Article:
States with Higher Gun Ownership and Weak Gun Laws Lead Nation in Gun Death

For Release: Wednesday, May 6, 2009

Louisiana, Alabama, Alaska, Mississippi, and Nevada Have Highest Gun Death Rates

Washington, DC–States with higher gun ownership rates and weak gun laws have the highest rates of gun death according to a new analysis by the Violence Policy Center (VPC) of just-released 2006 national data (the most recent available) from the federal Centers for Disease Control and Prevention’s National Center for Injury Prevention and Control.

The analysis reveals that the five states with the highest per capita gun death rates were Louisiana, Alabama, Alaska, Mississippi, and Nevada. Each of these states had a per capita gun death rate far exceeding the national per capita gun death rate of 10.32 per 100,000 for 2006. Each state has lax gun laws and higher gun ownership rates. By contrast, states with strong gun laws and low rates of gun ownership had far lower rates of firearm-related death. Ranking last in the nation for gun death was Hawaii, followed by Massachusetts, Rhode Island, Connecticut, and New York. (See chart below for top and bottom five states. See this chart for a ranking of all 50 states.)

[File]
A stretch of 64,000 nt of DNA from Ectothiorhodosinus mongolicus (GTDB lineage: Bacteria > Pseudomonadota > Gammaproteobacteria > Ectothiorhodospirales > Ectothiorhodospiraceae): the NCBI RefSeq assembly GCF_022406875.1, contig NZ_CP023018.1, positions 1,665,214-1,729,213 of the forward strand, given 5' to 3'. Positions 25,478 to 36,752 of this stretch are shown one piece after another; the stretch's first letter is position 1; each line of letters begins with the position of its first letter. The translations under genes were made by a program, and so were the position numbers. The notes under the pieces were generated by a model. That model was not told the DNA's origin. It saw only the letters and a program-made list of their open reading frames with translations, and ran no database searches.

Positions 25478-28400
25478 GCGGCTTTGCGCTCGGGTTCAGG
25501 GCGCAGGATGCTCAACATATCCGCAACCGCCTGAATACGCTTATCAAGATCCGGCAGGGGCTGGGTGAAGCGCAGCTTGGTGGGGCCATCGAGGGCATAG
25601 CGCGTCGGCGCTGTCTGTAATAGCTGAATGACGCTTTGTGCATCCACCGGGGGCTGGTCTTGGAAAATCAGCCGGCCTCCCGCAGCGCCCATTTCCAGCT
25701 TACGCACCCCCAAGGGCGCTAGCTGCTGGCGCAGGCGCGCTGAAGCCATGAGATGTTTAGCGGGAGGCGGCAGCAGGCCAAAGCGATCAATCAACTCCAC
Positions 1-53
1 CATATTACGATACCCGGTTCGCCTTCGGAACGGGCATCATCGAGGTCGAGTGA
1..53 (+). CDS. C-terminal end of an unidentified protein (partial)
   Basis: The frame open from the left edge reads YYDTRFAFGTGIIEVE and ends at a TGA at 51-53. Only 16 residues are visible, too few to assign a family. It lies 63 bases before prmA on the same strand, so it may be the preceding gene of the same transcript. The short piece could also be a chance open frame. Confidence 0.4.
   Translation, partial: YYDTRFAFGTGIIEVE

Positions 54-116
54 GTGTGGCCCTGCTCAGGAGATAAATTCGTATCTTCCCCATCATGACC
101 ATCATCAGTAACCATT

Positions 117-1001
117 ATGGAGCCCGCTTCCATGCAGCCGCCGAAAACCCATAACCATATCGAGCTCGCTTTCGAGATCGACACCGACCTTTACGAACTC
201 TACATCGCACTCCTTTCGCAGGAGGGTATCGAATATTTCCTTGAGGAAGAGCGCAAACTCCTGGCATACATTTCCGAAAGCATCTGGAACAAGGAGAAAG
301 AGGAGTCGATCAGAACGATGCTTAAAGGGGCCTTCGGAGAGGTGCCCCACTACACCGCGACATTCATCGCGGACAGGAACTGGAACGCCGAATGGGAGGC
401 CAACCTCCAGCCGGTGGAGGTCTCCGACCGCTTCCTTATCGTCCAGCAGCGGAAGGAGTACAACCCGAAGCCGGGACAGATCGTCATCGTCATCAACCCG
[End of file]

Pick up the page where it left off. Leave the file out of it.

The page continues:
States
with the Five Highest Gun Death Rates

States
with the Five Lowest Gun Death Rates

Rank

State

Household
Gun Ownership
Gun
Death Rate per 100,000
Rank State Household
Gun Ownership
Gun
Death Rate per 100,000
1 Louisiana 45.6
percent
19.58 50 Hawaii 9.7
percent
2.58
2 Alabama 57.2
percent
16.99 49 Massachusetts 12.8
percent
3.28
3
(tie)
Alaska 60.6
percent
16.38 48 Rhode
Island
13.3
percent
4.43
3
(tie)
Mississippi 54.3
percent
16.38 47 Connecticut 16.2
percent
4.95
5 Nevada 31.5
percent
16.25 46 New
York
18.1
percent
5.20

VPC Legislative Director Kristen Rand states, “More guns means more gun death and injury. Fewer guns means less gun death and injury. It’s a simple equation.”

The VPC defined states with “weak” gun laws as those that add little or nothing to federal restrictions and have permissive concealed carry laws allowing civilians to carry concealed handguns. States with “strong” gun laws were defined as those that add significant state regulation in addition to federal law, such as restricting access to particularly hazardous types of firearms (for example, assault weapons), setting minimum safety standards for firearms and/or requiring a permit to purchase a firearm, and have restrictive concealed carry laws.

 

 

 

 

 

About the Violence Policy Center
The Violence Policy Center is a national educational organization working to stop gun death and injury. Follow the VPC on TwitterFacebook, and YouTube.

Media Contact:
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(202) 822-8200 x104
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